A Hollywood star seeks meaning in his chaos in “H2O” at Gremlin Theatre
The Guthrie director stages an Irish play with deep meaning for him.
The harp has a bad reputation in Cuba, but four young students hope to change that with help from the Minnesota Orchestra.
Pulitzer-winning author Richard Ford comes to St. Paul with a new book about his most enduring character, Frank Bascombe.
The music director will be here through August 2019; union contract goes to 2020. Donors contributed $6.5 million to help fund the agreements.
The new artistic director will direct two shows in a 2015-16 season that mixes the familiar with more adventurous works.
Musicians left a gift of music in the Cuban capital and came home with a new purpose.
The 160-person Minnesota contingent won the hearts of schoolchildren, university students and music lovers with educational visits, gifts of musical supplies and concerts on Friday and Saturday night that sold out quickly to audiences eager to witness this moment.
“Cultural ambassadors” are healing rifts within the Minnesota Orchestra while building ties to Cuba.
The Minnesota Orchestra’s visit to Havana this week has drawn crews from Al Jazeera America, the BBC and other U.S. and Latin American news outlets. "They killed it" at the first concert Friday night, one observer said.
As they prepare for a historic concert Friday night, musicians and board members find a groove together.
Minnesota Orchestra becomes the first from U.S. to visit Cuba since the thaw in relations.
Costumed dancers on stilts, accompanied by congas and cowbells, greeted the Minnesota Orchestra on a walking tour of Old Havana on Wednesday evening.
Minnesota Orchestra will carry state’s banner to Havana this week.
Lee Henderson was excited about joining the Minnesota Orchestra on its upcoming historic trip to Cuba from May 13-17.Henderson and his wife, Polly, attended an…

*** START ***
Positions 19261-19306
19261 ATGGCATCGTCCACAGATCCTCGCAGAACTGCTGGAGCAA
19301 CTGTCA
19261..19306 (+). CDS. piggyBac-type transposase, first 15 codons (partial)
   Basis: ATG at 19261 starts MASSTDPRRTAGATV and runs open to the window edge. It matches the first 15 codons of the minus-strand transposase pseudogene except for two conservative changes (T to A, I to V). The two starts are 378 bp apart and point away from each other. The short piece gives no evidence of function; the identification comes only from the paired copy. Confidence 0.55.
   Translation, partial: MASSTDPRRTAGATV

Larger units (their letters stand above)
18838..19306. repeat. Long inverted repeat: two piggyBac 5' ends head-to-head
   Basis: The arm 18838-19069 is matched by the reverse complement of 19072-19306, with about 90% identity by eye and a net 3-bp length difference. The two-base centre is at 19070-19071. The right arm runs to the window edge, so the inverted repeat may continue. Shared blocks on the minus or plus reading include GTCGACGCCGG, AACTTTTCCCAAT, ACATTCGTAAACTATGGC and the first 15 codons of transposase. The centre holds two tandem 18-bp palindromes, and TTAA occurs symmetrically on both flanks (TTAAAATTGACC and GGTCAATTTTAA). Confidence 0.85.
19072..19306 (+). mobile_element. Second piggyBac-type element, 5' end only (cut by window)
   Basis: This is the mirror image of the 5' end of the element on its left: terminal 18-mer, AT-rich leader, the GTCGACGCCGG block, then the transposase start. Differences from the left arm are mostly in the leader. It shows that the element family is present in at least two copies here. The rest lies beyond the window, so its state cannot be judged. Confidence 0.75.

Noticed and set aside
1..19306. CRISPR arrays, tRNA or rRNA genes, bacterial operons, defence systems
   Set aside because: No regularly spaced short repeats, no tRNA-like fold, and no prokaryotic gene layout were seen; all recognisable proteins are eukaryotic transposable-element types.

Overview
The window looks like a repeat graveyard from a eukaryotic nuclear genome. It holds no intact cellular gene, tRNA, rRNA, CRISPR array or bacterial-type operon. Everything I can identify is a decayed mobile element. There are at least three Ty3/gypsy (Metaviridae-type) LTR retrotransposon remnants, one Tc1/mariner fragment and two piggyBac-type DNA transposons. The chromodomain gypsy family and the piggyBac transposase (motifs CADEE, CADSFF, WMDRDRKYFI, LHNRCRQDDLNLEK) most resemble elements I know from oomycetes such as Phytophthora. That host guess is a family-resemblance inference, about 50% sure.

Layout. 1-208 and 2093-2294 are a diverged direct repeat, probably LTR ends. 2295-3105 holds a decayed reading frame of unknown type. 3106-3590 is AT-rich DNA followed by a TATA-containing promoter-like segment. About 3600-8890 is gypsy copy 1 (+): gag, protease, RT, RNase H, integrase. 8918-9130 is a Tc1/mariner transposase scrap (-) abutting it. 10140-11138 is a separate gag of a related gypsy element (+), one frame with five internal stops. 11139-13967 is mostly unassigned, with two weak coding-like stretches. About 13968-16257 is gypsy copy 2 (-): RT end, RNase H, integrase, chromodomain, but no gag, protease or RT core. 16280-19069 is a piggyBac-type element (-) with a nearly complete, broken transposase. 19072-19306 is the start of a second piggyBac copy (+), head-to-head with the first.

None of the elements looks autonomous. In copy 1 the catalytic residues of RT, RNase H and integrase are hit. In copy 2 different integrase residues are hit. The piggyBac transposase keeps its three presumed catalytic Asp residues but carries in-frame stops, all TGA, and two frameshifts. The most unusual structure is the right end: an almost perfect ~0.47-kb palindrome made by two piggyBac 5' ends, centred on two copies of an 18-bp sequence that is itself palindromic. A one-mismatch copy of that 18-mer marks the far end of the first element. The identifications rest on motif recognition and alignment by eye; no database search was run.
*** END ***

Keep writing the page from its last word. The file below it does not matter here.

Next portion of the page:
The new Guthrie Theater season announced Wednesday gives the theatergoing public its first glimpse at some of the work that interests new Artistic Director Joseph Haj, who takes over from Joe Dowling on July 1.
REVIEW: “Jersey Boys” is not showing its age in the national tour that hit Minneapolis on Tuesday.
Lee Blessing’s new play “For the Loyal” escapes the bounds of reality to shine a light on a complex subject.
Director Joe Dowling finds the relevance in a play that seems so familiar.
REVIEW: Director Joe Dowling finds the urgent message and relevance resting within a play that seems so familiar.
Caution: Do not chew gum if you attend “Late Nite Catechism.” The Sister has a keen eye out for gum chewers and if she catches…
This weekend Joe Dowling opens “The Crucible,” the seventh time he has put Arthur Miller on a Guthrie stage — more than any writer not named William Shakespeare.
In its first full year at new Ordway hall, the orchestra welcomes Martin Fröst.
Book review: Artistic director Michelle Hensley discusses in a personal way her theories and practices of theater.
Actor Linda Kelsey saw “The Other Place” in New York and immediately knew she had to play that role in the Twin Cities.
Tim Jennings helped to stabilize children’s troupe, leaves for Shaw Festival.
“Shooting Star” lands in familiar territory with pleasant nostalgia.
The Guthrie hosts “Mr. Burns, A Post-Electric Play."
“Dirty Rotten Scoundrels,” now running at the playhouse in suburban Greenwood, capitalizes on crisp choreography and rock-solid musical direction, to fashion a fine piece of entertainment.
A play at the Guthrie uses TV’s “The Simpsons” to reflect on the touchstones we cling to after a disaster.
Rasmussen will succeed Jungle founder Bain Boehlke in July.
It named a new artistic director: Sarah Rasmussen, a nationally connected young director.
A Gertrude Stein opera, Bernstein’s “Chichester Psalms” and Robert Shaw are some highlights.
In a long and colorful career, he owned Chanhassen Dinner Theatres, the Harlem Globetrotters, Ice Follies and a pro hockey team. He died at 89.
New play takes a charming look at the traditions of Filipino-Minnesotans.
Ann Michels takes on the biggest challenge of her career in “Mary Poppins” at the Chanhassen Dinner Theatres.
Bob Stromberg searches for the funny bone that inspired him to find his purpose as a comic artist.